I was glad when they said to me, “Let us go to the house of the Lord.”
Augustus Toplady (1740–1778)
O may I never rest
Till I find rest in thee;
’Till of my pardon here possess’d
I feel thy love to me!
Unseal my darken’d eyes,
My fetter’d feet unbind,
The lame shall, when thou say’st “Arise,”
Run swifter than the hind.
O draw the alien near,
Bend the obdurate neck,
O melt the flint into a tear,
And teach the dumb to speak:
Turn not thy face away.
Thy look can make me clean;
Me in thy wedding robe array,
And cover all my sin.
Tell me, my God, for whom
Thy precious blood was shed;
For sinners! Lord, as such I come,
For such the Saviour bled:
Then raise a fallen wretch,
Display thy grace in me!
I am not out of mercy’s reach,
Nor too far gone for thee.
Thou quickly wilt forgive,
My Lord will not delay;
Jesus, to thee the time I leave,
And wait the accepted day:
I now rejoice in hope
That I shall be made clean:
Thy grace shall surely lift me up
Above the reach of sin.
Hast thou not died for me,
And call’d me from below!
O help me to lay hold on thee,
And ne’er to let ,thee go!
Though on the billows toss’d,
My Saviour I’ll pursue:
Awhile submit to bear his cross,
Then share his glory too.
—The Complete Works of Augustus Toplady (Sprinkle Publications, 1987).
Andrew and Peter follow Christ
These verses ought always to be interesting to every true Christian. They describe the first beginnings of the Christian Church. Vast as that church is now, there was a time when it consisted of only two weak members. The calling of those two members is described in the passage which is now before our eyes.
We see, for one thing, in these verses, what good is done by continually testifying of Christ.
The first time that John the Baptist cried, “Behold the Lamb of God,” no result appears to have followed. We are not told of any who heard, inquired, and believed. But when he repeated the same words the next day, we read that two of his disciples “heard him speak and followed Jesus.” They were received most graciously by Him whom they followed. “They came and saw where he dwelt, and abode with him that day.” Truly it was a day in their lives most eventful, and most blessed! From that day they became fast and firm disciples of the new-found Messiah. They took up the cross. They continued with Him in His temptations. They followed Him wherever He went. One of them at least, if not both, became a chosen apostle, and a master builder in the Christian temple. And all was owing to John the Baptist’s testimony, “Behold the lamb of God.” That testimony was a little seed. But it bore mighty fruits.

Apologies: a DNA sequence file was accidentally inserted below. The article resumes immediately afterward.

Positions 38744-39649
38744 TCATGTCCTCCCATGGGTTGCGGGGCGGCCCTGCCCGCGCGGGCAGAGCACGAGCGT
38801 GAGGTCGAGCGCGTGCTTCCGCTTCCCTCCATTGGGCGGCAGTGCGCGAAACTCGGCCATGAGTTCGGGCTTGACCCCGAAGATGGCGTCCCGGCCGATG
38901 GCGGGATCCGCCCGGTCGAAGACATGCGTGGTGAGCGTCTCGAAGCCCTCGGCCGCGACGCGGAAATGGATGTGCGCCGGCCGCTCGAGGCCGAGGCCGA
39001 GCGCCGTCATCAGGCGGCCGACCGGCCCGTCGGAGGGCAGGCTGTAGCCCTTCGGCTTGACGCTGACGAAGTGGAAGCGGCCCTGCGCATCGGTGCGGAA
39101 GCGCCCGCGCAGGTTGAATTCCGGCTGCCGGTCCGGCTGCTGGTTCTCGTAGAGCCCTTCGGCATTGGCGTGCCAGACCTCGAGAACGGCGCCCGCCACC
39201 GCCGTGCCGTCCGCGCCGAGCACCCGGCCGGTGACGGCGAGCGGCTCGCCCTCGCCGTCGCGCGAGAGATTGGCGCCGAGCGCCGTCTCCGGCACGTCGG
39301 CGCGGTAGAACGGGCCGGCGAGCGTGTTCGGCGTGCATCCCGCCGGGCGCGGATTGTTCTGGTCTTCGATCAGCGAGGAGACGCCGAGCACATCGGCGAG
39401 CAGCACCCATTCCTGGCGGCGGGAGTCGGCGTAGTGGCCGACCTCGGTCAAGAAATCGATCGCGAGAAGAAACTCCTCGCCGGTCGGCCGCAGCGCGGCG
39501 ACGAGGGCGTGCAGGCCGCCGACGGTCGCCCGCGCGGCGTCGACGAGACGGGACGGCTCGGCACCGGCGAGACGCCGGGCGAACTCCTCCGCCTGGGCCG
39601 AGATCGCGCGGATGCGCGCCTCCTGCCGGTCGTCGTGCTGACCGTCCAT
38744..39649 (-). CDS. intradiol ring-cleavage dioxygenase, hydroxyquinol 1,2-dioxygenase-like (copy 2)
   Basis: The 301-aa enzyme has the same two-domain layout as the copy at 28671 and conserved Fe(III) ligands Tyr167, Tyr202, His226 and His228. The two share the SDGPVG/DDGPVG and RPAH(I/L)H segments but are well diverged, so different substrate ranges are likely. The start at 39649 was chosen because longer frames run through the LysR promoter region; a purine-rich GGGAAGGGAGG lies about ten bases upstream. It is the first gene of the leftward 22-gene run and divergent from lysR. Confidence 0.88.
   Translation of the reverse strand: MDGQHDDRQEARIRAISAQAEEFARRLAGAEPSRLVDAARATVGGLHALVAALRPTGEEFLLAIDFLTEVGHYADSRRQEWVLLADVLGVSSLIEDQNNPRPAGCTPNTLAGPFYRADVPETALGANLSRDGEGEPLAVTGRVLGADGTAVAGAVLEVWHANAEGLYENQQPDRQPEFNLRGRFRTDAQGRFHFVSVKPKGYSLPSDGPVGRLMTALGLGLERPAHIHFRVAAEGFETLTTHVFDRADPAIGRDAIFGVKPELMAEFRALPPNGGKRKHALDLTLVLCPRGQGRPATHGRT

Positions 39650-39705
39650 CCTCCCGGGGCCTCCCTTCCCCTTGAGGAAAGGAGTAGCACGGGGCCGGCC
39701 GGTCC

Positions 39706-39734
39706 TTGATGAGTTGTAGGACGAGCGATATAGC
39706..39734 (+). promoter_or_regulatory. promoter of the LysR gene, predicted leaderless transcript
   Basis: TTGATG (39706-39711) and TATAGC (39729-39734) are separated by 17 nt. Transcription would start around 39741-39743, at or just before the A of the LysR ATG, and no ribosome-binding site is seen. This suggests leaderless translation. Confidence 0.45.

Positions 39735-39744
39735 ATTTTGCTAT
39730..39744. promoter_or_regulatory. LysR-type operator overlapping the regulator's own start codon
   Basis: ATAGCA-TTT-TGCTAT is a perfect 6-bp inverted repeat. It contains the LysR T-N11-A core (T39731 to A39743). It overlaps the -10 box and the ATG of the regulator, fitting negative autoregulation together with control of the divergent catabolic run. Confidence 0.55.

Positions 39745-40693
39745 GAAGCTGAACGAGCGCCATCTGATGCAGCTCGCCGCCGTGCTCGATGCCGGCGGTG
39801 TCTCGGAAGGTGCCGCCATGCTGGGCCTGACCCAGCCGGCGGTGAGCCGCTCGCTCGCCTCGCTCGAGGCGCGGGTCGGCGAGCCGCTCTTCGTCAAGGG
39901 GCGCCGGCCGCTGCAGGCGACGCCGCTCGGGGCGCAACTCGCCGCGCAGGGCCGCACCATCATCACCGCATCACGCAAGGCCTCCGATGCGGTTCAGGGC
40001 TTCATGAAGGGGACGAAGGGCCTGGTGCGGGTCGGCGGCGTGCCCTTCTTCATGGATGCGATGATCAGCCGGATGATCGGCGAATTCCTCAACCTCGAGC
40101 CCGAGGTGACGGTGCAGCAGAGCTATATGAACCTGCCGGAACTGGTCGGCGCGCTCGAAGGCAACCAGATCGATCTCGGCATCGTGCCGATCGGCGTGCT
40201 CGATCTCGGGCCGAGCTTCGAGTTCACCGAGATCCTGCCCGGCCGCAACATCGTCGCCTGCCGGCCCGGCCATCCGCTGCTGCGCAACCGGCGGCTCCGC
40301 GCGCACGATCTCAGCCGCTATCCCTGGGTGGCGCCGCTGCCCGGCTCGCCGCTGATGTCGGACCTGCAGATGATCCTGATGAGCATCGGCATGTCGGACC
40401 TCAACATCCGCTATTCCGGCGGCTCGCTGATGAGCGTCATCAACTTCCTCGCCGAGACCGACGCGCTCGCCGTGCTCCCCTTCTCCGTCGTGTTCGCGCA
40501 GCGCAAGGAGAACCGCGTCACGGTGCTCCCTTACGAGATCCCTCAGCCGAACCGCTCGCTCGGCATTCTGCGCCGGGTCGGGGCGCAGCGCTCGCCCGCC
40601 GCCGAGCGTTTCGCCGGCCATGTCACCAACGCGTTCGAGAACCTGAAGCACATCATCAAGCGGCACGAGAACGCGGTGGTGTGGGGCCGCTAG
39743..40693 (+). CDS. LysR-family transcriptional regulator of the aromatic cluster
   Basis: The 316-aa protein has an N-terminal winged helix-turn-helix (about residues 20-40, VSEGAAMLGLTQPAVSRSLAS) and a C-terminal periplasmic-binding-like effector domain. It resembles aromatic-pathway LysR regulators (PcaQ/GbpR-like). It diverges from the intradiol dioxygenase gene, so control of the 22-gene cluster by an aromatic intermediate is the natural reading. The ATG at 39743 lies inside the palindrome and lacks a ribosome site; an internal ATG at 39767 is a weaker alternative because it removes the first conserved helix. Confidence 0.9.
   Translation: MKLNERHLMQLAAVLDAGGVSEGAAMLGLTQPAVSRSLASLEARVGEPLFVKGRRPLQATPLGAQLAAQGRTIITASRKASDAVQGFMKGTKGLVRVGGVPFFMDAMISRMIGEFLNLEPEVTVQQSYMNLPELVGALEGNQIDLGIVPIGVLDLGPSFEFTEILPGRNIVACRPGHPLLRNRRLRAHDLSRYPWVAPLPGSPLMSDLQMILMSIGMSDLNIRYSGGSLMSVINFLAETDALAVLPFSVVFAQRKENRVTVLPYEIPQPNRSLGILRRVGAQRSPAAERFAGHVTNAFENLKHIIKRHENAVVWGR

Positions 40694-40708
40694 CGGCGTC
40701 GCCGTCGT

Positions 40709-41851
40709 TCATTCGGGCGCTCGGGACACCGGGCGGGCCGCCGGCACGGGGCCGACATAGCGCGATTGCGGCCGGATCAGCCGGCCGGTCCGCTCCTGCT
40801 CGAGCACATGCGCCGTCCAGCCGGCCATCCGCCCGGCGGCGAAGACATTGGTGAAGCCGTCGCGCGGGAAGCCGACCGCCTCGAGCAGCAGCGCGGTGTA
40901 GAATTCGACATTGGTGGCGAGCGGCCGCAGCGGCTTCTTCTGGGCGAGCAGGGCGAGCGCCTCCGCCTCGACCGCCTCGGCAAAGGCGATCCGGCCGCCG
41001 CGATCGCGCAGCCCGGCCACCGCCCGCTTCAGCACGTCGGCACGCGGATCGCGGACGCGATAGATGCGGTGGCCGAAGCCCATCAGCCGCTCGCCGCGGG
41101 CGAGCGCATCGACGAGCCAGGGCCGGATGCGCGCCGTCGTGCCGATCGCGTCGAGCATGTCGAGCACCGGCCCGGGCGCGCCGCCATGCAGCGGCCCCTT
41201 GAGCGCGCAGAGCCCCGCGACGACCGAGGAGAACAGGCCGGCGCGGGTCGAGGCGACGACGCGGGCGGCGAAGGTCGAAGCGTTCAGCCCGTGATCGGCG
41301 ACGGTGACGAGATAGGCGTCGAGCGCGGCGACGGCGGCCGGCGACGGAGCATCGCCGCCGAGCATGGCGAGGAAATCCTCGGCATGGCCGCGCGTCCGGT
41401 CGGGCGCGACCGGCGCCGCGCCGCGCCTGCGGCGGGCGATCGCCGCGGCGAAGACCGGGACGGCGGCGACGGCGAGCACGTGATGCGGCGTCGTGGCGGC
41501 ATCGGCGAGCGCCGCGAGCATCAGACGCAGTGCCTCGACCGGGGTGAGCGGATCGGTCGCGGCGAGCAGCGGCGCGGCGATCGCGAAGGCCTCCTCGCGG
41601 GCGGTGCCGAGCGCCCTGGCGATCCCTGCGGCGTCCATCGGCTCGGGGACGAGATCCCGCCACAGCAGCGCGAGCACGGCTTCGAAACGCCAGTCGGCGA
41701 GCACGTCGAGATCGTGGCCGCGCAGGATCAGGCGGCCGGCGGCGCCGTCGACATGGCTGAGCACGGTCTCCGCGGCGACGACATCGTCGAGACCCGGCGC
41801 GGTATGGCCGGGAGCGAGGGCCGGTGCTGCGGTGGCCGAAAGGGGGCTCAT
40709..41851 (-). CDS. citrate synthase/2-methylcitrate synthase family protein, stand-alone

This simple story is a pattern of the way in which good has been done to souls in every age of the Christian Church. By such testimony as that before us, and by none else, men and women are converted and saved. It is by exalting Christ, not the church,—Christ, not the sacraments,—Christ, not the ministry,—it is by this means that hearts are moved, and sinners are turned to God. To the world such testimony may seem weakness and foolishness. Yet, like the ram’s horns, before whose blast the walls of Jericho fell down, this testimony is mighty to the pulling down of strongholds. The story of the crucified Lamb of God has proved in every age, the power of God unto salvation. Those who have done most for Christ’s cause in every part of the world, have been men like John the Baptist. They have not cried, Behold me, or Behold the church, or Behold the ordinances, but “Behold the Lamb.” If souls are to be saved, men must be pointed directly to Christ.